Processing batches of data#

As most deep learning workflows benefit greatly from running on machines with GPUs that can process data in parallel, during model training the data is passed in batches of samples to the network instead of processing each sample sequentially. Torch offers great support for this which builds on top of a provided dataset. For convenience, the dataset class introduced in the previous notebook is part of the data module and we can now easily import it.

from data import DSBData, get_dsb2018_train_files
train_img_files, train_lbl_files = get_dsb2018_train_files()

train_data = DSBData(
    target_shape=(256, 256)


Before starting to work with the data and actual models, we have to wrap out dataset object in a DataLoader.

from import DataLoader

train_loader = DataLoader(train_data, batch_size=32, shuffle=True)

The DataLoader comes with out of the box support for iterators that make looping code a bit more concise.

for batch_idx, (batch_images, batch_labels) in enumerate(train_loader):
    print("Batch", batch_idx, batch_images.shape, batch_labels.shape)

Neural network architecture#

For semantic segmentation problems, a specific convolutional neural network architecture, i.e. a defined sequence of operations (also called layers) involving convolutional filters, data aggregation via pooling and nonlinear activation functions, has been demonstrated to work well across a wide range of image domains. This architecture is called UNet and its basic structure is shown below. (Image taken from here.)


As this is rather cumbersome to implement directly, we will use the MONAI library, which provides a convenient torch implementation of this architecture by the name of BasicUNet.

If you are interested, the MONAI library offers many more architectures in their network architectures documentation section.

import matplotlib.pyplot as plt
import torch

from monai.networks.nets import BasicUNet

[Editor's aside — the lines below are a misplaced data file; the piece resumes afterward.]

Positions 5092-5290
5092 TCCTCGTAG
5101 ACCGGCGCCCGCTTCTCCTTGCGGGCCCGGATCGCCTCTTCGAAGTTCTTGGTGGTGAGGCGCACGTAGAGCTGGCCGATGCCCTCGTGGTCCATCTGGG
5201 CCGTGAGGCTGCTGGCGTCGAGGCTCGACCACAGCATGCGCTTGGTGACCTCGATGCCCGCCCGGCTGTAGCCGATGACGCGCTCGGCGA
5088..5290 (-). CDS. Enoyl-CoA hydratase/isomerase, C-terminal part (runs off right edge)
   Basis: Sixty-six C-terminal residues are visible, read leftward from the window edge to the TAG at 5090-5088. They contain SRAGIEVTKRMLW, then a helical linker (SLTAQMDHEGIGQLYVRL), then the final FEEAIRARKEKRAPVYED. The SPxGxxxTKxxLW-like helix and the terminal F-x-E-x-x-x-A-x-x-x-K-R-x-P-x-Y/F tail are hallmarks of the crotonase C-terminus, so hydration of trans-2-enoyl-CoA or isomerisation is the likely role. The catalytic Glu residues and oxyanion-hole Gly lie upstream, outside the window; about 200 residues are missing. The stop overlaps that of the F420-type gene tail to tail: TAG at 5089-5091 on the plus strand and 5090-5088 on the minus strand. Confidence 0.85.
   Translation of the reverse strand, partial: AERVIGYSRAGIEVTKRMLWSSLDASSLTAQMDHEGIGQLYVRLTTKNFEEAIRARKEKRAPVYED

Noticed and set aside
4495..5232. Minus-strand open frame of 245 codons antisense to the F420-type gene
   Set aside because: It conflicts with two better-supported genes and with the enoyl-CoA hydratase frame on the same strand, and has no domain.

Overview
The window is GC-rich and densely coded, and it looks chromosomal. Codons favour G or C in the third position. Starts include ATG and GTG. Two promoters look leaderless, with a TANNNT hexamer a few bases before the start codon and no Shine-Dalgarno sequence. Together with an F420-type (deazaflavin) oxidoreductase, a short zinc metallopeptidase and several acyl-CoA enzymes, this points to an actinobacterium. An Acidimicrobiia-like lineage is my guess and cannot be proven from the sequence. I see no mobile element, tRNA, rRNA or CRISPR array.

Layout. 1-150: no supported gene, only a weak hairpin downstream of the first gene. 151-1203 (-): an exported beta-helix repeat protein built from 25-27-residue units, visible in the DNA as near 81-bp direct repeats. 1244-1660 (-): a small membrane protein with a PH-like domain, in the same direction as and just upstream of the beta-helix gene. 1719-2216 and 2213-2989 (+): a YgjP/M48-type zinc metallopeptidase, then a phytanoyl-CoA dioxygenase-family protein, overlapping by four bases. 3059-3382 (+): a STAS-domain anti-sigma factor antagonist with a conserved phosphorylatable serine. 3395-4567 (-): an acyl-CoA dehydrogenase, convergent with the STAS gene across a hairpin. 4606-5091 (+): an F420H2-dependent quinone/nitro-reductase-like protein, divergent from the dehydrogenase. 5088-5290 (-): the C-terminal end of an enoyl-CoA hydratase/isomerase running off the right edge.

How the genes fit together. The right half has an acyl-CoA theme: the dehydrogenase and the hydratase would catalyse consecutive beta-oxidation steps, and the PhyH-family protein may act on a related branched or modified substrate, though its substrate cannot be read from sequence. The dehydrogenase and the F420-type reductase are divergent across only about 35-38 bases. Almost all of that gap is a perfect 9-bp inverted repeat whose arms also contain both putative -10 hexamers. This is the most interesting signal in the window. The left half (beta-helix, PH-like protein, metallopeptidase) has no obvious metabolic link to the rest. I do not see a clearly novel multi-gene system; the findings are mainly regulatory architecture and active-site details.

model = BasicUNet(
    features=[16, 16, 32, 64, 128, 16],

We can now feed a batch of images directly through the model to obtain predictions. Note however, that those will likely not be usable for segmentation as the model has not been trained yet and model parameters are initialized randomly.

Very importantly, the model outputs are of the same shape as the model inputs. Because the UNet consists entirely of convolutional operations, it is (to a degree) shape invariant and can process arbitrary input sizes. It is however recommended to work with resolutions that are divisible by 16, as the input resolution is halved in each of the four downsampling blocks.

batch_preds = model(batch_images)
plt.imshow(batch_images[0, 0].numpy(), cmap="gray")

plt.imshow(batch_labels[0, 0].numpy(), cmap="gray")
plt.title("Ground truth")

plt.imshow(batch_preds.detach()[0, 0].numpy(), cmap="gray")
# different sized dummy input should be processable as well
dummy_batch = torch.zeros(8, 1, 512, 512)
dummy_preds = model(dummy_batch)
# different sized dummy input that is not divisible by 16, still produces output of same shape
dummy_batch = torch.zeros(8, 1, 114, 87)
dummy_preds = model(dummy_batch)

The model output range is not limited to [0,1.) because in the output layer, no nonlinear activation was used which could have transformed the output pixel values as such.

To fix this and make the output usable for segmentation purposes, we apply a sigmoid activation function per pixel.

print(batch_preds.min(), batch_preds.max())
batch_preds_seg = torch.nn.functional.sigmoid(batch_preds)
print(batch_preds_seg.min(), batch_preds_seg.max())
plt.imshow(batch_preds_seg.detach()[0, 0], cmap="gray")

In order to obtain binary (0/1) predictions, a straightforward approach would be to use thresholding at 0.5

batch_preds_seg_binary = (batch_preds_seg > 0.5).to(torch.uint8)
plt.imshow(batch_preds_seg_binary.detach()[0, 0], cmap="gray")

Out model is not trained yet. So don’t be bothered too much to just see garbage in the plot above.

Exercise: My first MONAI BasicUnet#

Play with the model a bit. Take the constructor and change some parameters, e.g. the features, the activation, normalisation. Then, have the model predict on the same image as above. Display the prediction and compare to what we saw earlier. Do you spot a difference?